Friday, September 22, 2017

Big Oil Becomes Greener With Progress in Cutting Pollution

Oil majors have been cutting emisisons, with an average decline of 13% from 2010-2015. (Credit: Bloomberg) Click to Enlarge.
It’s no secret that oil majors are among the biggest corporate emitters of pollution.  What may be surprising is that they’re reducing their greenhouse-gas footprints every year, actively participating in a trend that’s swept up most corporate behemoths.

Sixty-two of the world’s 100 largest companies consistently cut their emissions on an annual basis between 2010 and 2015, with an overall 12 percent decline during that period, according to a report from Bloomberg New Energy Finance released ahead of its conference in London on Monday.

The findings suggest the most polluting industries had started fighting climate change before President Donald Trump took office and signaled he’d back out of U.S. participation in the Paris accord on limiting fossil fuel emissions.  Now, as European officials say the White House may water down its commitment to Paris instead of scrapping the deal, the BNEF report suggests industry is scaling back the emissions.

“It doesn’t matter if Trump stays in Paris; it’s irrelevant as the states and big corporations are moving forward with clean energy,” Peter Terium, chief executive officer of the German power generator Innogy SE, said on the sidelines of the BNEF conference on Monday.  “They’re not waiting.  We’re seeing renewable energy becoming more and more competitive opposite fossil fuels like coal.”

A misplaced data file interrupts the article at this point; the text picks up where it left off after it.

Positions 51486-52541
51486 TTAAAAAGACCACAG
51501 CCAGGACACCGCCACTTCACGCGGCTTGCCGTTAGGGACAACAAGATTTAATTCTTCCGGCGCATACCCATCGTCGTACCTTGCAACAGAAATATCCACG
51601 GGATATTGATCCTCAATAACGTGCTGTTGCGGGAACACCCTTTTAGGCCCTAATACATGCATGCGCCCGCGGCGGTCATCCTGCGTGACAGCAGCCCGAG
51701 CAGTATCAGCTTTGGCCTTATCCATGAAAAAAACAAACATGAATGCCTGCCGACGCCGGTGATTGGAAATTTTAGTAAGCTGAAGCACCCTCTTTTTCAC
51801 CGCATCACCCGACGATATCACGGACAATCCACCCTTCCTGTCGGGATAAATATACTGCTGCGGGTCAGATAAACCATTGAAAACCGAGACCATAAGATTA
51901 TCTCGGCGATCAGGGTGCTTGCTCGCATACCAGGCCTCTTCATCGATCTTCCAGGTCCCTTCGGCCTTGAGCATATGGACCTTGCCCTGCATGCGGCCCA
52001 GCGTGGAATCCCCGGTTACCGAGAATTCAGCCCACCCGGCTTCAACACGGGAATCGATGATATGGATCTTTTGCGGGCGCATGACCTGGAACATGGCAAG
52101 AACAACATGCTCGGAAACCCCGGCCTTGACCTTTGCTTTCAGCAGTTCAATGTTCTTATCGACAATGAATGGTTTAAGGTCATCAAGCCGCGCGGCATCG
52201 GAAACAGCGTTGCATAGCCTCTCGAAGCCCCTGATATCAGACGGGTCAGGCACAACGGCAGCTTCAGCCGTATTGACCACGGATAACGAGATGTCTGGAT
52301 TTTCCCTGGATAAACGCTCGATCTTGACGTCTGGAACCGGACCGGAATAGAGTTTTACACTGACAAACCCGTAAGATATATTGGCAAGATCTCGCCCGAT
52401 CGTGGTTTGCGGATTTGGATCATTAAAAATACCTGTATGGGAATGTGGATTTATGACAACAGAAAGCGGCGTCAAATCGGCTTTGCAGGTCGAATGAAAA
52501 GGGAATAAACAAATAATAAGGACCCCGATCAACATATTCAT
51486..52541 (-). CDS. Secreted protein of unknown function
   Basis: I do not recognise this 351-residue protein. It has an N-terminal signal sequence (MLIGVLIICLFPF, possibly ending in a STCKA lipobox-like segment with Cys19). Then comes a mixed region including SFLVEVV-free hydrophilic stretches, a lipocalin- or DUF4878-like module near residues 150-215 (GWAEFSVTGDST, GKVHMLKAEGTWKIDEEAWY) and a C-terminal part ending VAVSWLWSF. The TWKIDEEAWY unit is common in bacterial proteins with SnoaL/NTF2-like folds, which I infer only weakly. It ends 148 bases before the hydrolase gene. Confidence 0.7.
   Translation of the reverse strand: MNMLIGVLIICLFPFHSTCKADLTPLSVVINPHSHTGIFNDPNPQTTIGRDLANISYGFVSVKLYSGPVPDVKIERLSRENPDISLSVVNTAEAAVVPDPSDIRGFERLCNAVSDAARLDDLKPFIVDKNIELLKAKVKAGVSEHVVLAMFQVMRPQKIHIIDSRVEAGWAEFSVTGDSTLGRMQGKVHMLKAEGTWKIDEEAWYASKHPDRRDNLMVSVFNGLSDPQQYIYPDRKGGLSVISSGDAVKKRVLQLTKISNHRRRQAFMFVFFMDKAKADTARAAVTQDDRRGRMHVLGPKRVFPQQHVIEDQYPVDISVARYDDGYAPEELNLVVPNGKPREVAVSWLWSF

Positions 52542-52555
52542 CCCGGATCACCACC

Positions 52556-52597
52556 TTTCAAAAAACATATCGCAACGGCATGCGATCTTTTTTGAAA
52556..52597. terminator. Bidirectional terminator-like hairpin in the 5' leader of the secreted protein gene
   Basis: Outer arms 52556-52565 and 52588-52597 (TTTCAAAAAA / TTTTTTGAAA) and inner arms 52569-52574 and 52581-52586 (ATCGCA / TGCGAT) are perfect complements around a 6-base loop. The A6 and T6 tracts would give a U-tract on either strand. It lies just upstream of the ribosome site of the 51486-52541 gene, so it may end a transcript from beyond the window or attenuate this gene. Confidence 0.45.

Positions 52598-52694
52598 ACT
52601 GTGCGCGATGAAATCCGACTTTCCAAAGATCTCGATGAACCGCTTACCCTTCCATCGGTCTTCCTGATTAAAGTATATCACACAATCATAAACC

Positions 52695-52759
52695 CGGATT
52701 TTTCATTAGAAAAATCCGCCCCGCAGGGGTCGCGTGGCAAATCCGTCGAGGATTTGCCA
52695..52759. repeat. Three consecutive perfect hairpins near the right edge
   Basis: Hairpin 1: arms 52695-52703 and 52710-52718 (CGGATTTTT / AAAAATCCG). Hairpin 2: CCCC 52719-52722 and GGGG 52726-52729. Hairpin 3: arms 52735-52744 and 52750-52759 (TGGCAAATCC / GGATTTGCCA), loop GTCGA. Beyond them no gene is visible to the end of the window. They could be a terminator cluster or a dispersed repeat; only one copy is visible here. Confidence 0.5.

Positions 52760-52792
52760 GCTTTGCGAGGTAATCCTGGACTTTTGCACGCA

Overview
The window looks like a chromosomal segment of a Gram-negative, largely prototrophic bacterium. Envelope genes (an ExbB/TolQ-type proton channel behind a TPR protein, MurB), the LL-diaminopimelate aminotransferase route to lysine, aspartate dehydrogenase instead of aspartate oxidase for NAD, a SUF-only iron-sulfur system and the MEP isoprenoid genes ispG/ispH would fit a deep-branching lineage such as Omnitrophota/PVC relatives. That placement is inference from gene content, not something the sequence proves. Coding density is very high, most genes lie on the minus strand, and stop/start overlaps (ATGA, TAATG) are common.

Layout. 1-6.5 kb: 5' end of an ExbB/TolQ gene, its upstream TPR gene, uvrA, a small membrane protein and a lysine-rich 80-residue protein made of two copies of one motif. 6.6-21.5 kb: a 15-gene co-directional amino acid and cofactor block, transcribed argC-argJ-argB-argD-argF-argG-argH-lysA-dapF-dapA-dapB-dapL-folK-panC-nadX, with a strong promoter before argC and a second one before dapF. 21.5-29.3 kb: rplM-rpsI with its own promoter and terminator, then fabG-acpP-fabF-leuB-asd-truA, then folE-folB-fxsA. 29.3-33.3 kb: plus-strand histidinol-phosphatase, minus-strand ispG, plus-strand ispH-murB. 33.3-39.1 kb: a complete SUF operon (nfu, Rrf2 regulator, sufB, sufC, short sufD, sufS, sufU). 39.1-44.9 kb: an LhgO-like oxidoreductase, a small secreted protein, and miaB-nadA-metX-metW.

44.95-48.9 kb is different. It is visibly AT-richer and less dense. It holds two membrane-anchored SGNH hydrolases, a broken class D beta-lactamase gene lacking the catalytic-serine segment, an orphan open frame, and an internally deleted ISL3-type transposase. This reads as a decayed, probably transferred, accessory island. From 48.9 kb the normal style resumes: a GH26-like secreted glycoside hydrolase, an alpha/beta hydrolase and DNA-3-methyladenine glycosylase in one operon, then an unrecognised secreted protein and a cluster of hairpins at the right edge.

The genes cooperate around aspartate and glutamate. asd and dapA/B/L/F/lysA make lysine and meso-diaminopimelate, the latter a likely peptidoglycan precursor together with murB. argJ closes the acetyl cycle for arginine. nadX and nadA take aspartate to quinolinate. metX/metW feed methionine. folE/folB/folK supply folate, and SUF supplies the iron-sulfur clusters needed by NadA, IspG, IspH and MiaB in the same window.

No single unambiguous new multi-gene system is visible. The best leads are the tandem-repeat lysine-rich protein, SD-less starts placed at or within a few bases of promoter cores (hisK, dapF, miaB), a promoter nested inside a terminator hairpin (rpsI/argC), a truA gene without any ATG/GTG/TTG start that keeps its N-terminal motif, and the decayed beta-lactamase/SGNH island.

The five biggest oil companies -- Exxon Mobil Corp., Royal Dutch Shell Plc, Chevron Corp., BP Plc, and Total SA -- collectively curbed their pollution by an average of 13 percent between 2010 and 2015, the report said.  BP cut the most at 25.5 percent.  Exxon, the largest emitter among listed companies, pushed it down by 14 percent.

The report shows a reverse from previous decades, when scientific warnings about climate change were new and the companies behind the most emissions lobbied policymakers to ignore the issue.  As mega-storms like Hurricane Irma this year and Sandy in 2012 raised consciousness about the issue, companies even in the oil business have taken steps to rein in pollution and associate themselves with the green agenda.

The reductions recorded by the 100 top companies saved 70.7 million tons of carbon dioxide and other greenhouse gases, about as much as Israel emits in a year.  Because emissions data takes so long to compile, 2015 is the latest year covered.

Read more at Big Oil Becomes Greener With Progress in Cutting Pollution

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